Filippo Gorini piano
97:11 (2 CDs in a card triptych)
It is a little odd to find this series of performances of Bach played on the modern grand piano by a succession of young players on the Alpha label, the home of impeccable historically informed (occasionally controversially so) performances. For my full views on Bach on the modern piano, please see my recent review of Bach: The Well-tempered Clavier Book 1, played on the piano by Aaron Pilsan also on Alpha. I won’t rehearse old arguments here, except to point out again that The Art of Fugue constitutes something of an exception to my HIP preference for period instruments. This enigmatic collection, as far as we can understand conceived by its composer as truly abstract music for the appreciation of connoisseurs and not tied in his mind to any particular instrument, transcends its time. As a result, it is played in our times on a variety of instruments and by different ensembles and still has the power to mesmerise. Thus too, these beautifully understated accounts on two CDs by Filippo Gorini beguile and charm in equal measure. I almost found myself admiring Gorini’s ability to bring out individual lines in the texture, something which Bach could not have done on any of the keyboard instruments of his time, but which a small chamber ensemble most certainly could and would have done – and which of course the eye, and the mind’s ear, of the educated connoisseur would also naturally have accomplished. If you like your Bach on modern piano, this surely must be the sort of performance you would want – wonderfully free from pianistic effects, elegantly understated and technically perfect.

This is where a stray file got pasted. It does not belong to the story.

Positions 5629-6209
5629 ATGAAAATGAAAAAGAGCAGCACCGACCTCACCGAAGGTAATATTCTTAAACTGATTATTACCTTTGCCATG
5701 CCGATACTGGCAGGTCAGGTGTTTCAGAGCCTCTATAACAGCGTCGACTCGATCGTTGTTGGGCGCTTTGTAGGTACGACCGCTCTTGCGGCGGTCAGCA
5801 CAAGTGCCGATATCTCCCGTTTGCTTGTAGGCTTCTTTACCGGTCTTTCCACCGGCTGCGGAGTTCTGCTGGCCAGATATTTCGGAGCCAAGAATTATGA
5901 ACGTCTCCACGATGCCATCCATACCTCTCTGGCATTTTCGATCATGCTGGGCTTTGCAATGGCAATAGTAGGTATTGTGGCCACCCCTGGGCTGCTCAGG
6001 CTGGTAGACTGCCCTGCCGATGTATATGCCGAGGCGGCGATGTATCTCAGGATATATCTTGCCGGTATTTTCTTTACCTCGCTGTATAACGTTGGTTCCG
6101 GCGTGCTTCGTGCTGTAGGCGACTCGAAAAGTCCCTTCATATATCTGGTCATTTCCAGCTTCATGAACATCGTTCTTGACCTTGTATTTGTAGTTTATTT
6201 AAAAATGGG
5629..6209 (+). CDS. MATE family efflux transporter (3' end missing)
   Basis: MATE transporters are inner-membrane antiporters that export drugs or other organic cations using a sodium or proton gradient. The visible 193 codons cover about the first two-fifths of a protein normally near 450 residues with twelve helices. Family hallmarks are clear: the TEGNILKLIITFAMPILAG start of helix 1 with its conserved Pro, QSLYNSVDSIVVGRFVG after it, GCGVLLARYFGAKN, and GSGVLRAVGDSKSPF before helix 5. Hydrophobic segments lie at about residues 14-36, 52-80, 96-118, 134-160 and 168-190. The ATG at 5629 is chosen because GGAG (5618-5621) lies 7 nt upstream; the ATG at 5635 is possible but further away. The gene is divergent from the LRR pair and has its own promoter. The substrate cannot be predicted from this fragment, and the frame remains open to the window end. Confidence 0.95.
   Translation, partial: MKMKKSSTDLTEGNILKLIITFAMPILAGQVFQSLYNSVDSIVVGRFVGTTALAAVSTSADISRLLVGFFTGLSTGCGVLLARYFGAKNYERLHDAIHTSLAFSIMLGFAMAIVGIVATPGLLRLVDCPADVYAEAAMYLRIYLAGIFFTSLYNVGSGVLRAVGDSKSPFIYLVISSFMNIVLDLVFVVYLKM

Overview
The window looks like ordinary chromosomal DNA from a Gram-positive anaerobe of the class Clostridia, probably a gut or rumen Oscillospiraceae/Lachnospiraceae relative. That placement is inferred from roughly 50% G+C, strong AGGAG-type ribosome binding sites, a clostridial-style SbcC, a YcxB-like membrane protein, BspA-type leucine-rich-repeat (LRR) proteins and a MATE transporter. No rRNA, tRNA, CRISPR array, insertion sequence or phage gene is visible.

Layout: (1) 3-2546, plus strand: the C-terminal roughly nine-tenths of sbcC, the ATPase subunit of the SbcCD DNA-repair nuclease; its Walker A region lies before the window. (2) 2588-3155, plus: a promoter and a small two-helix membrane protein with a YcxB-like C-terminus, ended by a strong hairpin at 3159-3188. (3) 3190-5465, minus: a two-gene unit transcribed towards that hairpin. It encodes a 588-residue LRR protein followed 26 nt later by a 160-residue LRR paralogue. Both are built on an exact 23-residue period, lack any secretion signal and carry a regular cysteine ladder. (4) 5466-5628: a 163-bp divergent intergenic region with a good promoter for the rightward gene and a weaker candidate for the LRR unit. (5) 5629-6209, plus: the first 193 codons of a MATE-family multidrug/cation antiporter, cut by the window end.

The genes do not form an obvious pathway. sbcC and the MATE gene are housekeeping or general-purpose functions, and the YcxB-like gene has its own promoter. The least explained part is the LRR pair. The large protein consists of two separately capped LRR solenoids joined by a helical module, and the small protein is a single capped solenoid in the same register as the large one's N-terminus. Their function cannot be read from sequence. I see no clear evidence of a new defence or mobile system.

D. James Ross